Over the past several years, college counseling centers across the U.S. have experienced striking increases in the number of students seeking treatment for psychological problems as well as amplification of symptom severity manifested by these students. Clark University is no exception. Utilization of our services at the Center for Counseling and Personal Growth (CPG) has increased by approximately 46% in the past two years (between 2013 and 2015). Several Clark students are hospitalized annually for psychiatric conditions, while others require psychiatrically–related medical leaves. Suicidal ideation and self-injurious behaviors are common here and on campuses nationwide. In a recent survey of college counseling centers, 80 of 274 (30%) of schools that responded experienced at least one student suicide in a one-year period. Despite increased utilization of psychological services, many students in distress neither seek nor receive treatment.
In the face of these national patterns and day-to-day experiences with troubled students, many faculty and staff members have expressed concern and requested information to assist them in identifying problems and helping students locate professional support. At Clark University, by virtue of our small size and academic values, we have committed ourselves to support students in their growth as total human beings. This document is designed to assist faculty and staff to recognize typical signs exhibited by students in distress, to communicate effectively with such students, and to refer them to appropriate campus resources.
Recognizing students in distress
Signs and behaviors listed under the following categories are often indicative of psychological distress.
Expressions of concern about a student by other students
Marked Changes in Academic Performance
- Excessive class absences or tardiness
- Avoidance of classroom participation
- Inappropriate disruption or monopolization of class time
- Significant deterioration in quality of work
- Frequent requests for special considerations, especially when this represents a change from previous functioning
- Consistently missed appointments and assignments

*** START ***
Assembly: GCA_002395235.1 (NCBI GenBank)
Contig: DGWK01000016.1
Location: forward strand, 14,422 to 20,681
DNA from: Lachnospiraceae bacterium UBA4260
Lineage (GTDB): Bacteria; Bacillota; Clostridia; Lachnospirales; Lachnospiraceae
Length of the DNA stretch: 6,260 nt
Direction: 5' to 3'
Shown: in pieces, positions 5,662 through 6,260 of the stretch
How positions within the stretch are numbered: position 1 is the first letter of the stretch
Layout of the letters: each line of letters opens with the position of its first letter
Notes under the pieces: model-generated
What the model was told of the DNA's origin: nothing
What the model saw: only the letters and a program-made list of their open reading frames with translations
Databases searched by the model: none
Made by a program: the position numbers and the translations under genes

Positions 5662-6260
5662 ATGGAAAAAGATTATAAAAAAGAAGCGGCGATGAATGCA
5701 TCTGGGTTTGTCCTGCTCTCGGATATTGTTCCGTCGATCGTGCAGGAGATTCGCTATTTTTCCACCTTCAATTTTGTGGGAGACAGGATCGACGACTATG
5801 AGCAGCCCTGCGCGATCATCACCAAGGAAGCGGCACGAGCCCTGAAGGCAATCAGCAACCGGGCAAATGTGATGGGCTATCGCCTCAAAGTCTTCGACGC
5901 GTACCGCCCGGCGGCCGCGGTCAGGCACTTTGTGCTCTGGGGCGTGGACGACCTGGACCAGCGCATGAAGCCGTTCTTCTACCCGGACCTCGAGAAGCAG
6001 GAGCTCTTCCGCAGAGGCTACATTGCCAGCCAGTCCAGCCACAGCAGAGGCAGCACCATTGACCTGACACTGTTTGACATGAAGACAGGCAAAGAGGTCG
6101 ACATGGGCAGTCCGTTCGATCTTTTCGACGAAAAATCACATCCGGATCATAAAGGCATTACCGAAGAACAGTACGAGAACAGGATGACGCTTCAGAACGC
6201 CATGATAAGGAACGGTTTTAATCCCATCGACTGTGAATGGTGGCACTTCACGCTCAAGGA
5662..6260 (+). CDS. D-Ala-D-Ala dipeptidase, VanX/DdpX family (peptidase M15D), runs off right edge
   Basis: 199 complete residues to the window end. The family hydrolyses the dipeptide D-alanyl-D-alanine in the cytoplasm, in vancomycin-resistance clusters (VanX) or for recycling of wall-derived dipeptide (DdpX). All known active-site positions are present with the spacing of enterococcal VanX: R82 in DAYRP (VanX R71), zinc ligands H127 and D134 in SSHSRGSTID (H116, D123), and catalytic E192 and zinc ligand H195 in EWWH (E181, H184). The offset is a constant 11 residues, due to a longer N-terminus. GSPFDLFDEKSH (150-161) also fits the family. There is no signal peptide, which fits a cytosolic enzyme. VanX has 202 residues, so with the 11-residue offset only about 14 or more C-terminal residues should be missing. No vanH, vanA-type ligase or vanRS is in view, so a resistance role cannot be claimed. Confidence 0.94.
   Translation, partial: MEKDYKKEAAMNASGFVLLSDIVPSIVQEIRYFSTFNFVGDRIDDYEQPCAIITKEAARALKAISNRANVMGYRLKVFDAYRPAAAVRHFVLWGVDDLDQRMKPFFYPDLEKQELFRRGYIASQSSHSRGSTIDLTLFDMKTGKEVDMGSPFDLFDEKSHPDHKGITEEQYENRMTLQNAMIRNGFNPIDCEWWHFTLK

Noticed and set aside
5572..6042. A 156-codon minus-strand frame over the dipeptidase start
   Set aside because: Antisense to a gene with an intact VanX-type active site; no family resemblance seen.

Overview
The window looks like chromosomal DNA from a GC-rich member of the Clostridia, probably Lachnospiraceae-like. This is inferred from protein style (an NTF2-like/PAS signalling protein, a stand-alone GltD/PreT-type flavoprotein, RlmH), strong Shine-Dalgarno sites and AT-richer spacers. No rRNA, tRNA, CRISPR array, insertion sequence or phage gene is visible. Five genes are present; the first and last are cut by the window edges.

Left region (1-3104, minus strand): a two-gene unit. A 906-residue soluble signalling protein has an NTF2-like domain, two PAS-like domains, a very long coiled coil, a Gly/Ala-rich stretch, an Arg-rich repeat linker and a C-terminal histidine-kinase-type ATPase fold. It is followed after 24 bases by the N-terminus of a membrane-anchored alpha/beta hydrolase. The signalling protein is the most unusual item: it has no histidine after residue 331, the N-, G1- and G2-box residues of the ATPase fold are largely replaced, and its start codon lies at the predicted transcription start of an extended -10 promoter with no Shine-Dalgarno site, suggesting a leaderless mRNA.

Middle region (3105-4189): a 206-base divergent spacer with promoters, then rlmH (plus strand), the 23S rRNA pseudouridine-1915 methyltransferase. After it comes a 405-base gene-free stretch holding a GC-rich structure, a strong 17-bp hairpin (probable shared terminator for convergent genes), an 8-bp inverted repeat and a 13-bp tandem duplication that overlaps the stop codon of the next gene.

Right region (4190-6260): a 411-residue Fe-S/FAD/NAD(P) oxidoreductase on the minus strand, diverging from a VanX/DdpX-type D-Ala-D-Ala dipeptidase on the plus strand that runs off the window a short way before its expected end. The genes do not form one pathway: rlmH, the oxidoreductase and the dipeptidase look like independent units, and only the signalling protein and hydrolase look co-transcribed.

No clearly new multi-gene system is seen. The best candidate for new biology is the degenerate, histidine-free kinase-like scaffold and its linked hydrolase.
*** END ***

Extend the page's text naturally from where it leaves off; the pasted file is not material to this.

Unusual Behavior, Attitudes, or Appearance
- Depressed mood, lethargy, excessive fatigue
- Hyperactivity, very rapid speech, grandiosity
- Unprovoked irritability, angry outbursts, any form of physical aggression or violence
- Unexplained crying
- Visible anxiety, marked negativity, or obsessive thoughts
- Marked change in personal hygiene or dress
- Noticeable weight loss or gain
- Strange or bizarre behavior possibly indicating loss of contact with reality. (Rambling thoughts, laughing to self, disorganized thinking, suspiciousness, or prolonged vacant staring.)
Direct or Indirect References to Significant Distress, Suicide, or Homicide
- Expressed thoughts of helplessness or hopelessness
- Comments suggesting family problems or marked isolation from family or friends
- Reference to "voices" telling the student what to do
- Overt or indirect references to suicide (may appear in written assignments)
- Sharing of homicidal threats
Responding to students in distress
Clark University faculty and staff are neither expected nor encouraged to provide psychotherapy or clinical assessment services to students. Having said that, it is also evident that faculty and staff are often in an optimal position to notice students in distress, to engage them in conversations about their situations, and, ultimately, to refer them to appropriate resources for assistance.
If you are having difficulty deciding if, when, or how you should approach a student in apparent distress, individuals at the Center for Counseling and Personal Growth and Dean of Students office are available for consultation. If you feel that a student is in imminent danger or crisis, please alert the Dean of Students office immediately at (508)793-7423. If you believe a student may be experiencing psychological distress, the following guidelines will help facilitate effective communication:
- Speaking with a student out of genuine concern will usually be perceived as a kind and thoughtful gesture rather than an intrusion.
- When you address the student, offer non–judgmental descriptions of the behaviors/signs that have provoked your concern. Be as specific and concrete as possible (e.g. "I'm concerned that you've missed so many classes recently").
- Listen openly to the student's description of what's happening in his or her life. Acknowledge (validate) how the student is seeing things at this time so that he or she may know that you understand.